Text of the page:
Posts Tagged ‘German Hyperinflation’

If you want deflation, you would love Germany

Sunday, July 11th, 2010

From our previous article, one of our readers was very indignant at the current state of affairs. As he wrote,

During inflationary times, those who speculated made more money than those who held cash. so you could argue that those who held cash felt the "inflationary pain" but why wasn’t the government pressured politically to do something as they were when they get spooked by deflation?

Then when deflationary times come its the turn of those who held cash to benefit while those who already made their money out of speculation and over leveraging to feel the "deflationary pain", after all they did take too much risk.

I don’t think its fair or right for governments to manipulate the economy to prop up the prices of the investments of the speculators (who helped create all these bubbles in the fist place). Basically that means that they got to make a lot of money out of speculating but they didn’t take any real risk as government will step in to do "something" about the pain.

If the don’t feel the pain they will continue recklessly speculating.

Meanwhile that very same "something" the governments will do to help the speculators avoid pain will probably mean devaluation of the currency one way or another so that once again those who did not speculate and over leverage will feel the pain.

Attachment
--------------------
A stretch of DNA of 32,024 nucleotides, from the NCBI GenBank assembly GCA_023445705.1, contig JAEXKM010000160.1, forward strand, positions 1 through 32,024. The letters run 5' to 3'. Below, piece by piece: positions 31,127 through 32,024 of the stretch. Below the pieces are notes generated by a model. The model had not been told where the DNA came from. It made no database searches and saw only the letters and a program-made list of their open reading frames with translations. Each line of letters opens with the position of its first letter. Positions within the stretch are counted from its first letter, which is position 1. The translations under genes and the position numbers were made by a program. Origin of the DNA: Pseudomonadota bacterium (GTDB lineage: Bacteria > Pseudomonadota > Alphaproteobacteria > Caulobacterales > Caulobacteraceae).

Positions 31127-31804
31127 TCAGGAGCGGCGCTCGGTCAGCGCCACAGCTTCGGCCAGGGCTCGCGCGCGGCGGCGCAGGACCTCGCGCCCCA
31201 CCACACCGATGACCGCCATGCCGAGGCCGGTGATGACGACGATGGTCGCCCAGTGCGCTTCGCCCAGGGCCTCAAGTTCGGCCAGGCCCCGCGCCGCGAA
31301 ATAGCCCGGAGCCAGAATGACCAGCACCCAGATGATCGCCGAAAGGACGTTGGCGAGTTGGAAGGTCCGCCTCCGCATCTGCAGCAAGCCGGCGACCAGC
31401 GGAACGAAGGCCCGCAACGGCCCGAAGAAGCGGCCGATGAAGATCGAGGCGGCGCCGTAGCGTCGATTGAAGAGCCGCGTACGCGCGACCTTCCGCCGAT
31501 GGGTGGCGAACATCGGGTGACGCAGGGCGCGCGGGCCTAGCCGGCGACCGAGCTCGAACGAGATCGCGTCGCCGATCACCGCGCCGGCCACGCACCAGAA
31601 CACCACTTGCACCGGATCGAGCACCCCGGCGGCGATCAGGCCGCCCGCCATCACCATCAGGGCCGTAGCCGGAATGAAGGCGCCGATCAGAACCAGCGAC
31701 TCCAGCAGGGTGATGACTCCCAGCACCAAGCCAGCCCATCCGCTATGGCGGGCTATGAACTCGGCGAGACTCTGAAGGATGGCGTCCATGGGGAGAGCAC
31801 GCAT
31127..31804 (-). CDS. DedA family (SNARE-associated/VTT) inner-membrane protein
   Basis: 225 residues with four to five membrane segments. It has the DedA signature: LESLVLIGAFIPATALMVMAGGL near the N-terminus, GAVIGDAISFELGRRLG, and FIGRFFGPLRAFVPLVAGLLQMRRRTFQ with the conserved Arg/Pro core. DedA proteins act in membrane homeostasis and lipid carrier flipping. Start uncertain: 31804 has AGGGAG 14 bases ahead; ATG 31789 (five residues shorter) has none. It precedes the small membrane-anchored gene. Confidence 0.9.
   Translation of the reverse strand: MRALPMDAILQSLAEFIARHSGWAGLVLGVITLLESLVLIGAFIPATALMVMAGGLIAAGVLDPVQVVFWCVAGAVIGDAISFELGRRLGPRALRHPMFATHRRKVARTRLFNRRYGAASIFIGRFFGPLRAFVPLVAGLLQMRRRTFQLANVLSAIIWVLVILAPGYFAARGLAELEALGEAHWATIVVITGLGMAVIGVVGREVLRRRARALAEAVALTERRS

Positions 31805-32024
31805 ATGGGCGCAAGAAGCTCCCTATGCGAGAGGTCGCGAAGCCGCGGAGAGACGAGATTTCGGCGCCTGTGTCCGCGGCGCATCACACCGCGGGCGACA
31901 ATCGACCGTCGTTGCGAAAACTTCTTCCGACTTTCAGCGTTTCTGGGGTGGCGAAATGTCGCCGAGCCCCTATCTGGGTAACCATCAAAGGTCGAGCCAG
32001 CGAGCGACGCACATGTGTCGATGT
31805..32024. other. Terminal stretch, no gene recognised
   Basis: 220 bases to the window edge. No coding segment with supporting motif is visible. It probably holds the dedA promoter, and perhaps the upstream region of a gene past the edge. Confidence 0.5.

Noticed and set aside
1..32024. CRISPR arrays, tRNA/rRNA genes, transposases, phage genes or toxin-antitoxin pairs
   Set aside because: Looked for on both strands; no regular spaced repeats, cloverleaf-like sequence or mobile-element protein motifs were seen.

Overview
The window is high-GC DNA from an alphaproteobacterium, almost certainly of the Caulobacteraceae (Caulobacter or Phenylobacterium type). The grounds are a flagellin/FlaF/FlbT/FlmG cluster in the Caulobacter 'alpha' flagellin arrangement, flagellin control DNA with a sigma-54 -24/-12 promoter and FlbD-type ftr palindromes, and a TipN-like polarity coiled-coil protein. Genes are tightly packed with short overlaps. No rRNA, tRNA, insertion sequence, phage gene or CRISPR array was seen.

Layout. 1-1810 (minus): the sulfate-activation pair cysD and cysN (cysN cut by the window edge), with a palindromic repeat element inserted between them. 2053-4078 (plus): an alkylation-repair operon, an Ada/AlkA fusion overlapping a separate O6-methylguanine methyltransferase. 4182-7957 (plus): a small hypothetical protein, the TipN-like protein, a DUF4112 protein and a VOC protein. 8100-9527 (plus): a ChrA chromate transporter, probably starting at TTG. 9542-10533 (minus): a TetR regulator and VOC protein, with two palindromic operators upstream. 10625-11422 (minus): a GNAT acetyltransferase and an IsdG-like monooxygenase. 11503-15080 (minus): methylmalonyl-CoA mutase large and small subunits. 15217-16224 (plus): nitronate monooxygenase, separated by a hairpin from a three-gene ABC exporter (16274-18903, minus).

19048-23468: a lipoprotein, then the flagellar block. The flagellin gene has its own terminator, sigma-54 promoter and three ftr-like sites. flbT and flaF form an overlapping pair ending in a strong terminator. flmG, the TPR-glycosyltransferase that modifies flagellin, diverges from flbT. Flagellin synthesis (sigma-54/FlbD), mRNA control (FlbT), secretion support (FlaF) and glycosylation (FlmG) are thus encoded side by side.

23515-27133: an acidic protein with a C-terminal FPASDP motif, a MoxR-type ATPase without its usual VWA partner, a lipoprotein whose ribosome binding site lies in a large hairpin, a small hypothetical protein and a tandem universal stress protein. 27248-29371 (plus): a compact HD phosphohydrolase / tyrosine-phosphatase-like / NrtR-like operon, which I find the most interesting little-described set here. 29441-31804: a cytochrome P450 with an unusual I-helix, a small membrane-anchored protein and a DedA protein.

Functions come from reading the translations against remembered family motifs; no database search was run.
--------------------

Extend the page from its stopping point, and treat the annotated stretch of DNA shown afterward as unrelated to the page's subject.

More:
The governments actions will tend to encourage more people to speculate! I would like to see deflation happen, does anybody else feel the same way???

On the first point, why are governments more spooked by deflation than by inflation? The simple reason is that in a democracy, the mob rules. Unfortunately, the mob is heavily indebted as a whole. All we have to do is to look around and see that the culture of debt is deeply ingrained in society. For young people, not only is it fashionable to get into debt, it is very difficult not to get into debt. For example, buying your first home is enough to put you in debt for decades.

The last time governments became spooked by inflation was in 2008 when oil and food prices shot through the roof (see Who is to blame for surging food and oil prices?). If governments continue its policy of doing ?something? about deflation for a sustained period of time, we believe it will be a matter of time before prices of necessities will resume its surge again. As usual, the blame will be put on ?shortages? and ?speculators.?

But not all governments in the world are biased towards inflation. Germany is the exception here. The trauma of the hyperinflation during the Weimar times is seared into the German consciousness. As a result, they will avoid anything that hints of inflation. Unlike the English-speaking countries, politicians in Germany who stick to discipline, austerity, balanced budgets and stand against moral hazards see their popularity go up.

Coincidentally, Germany is also the most important member of the Euro zone. As a result, their attitude towards inflation is being imposed on Europe. In the recent G-20 meeting, the G-20 endorsed a halving of budget deficits by 2013 as the target.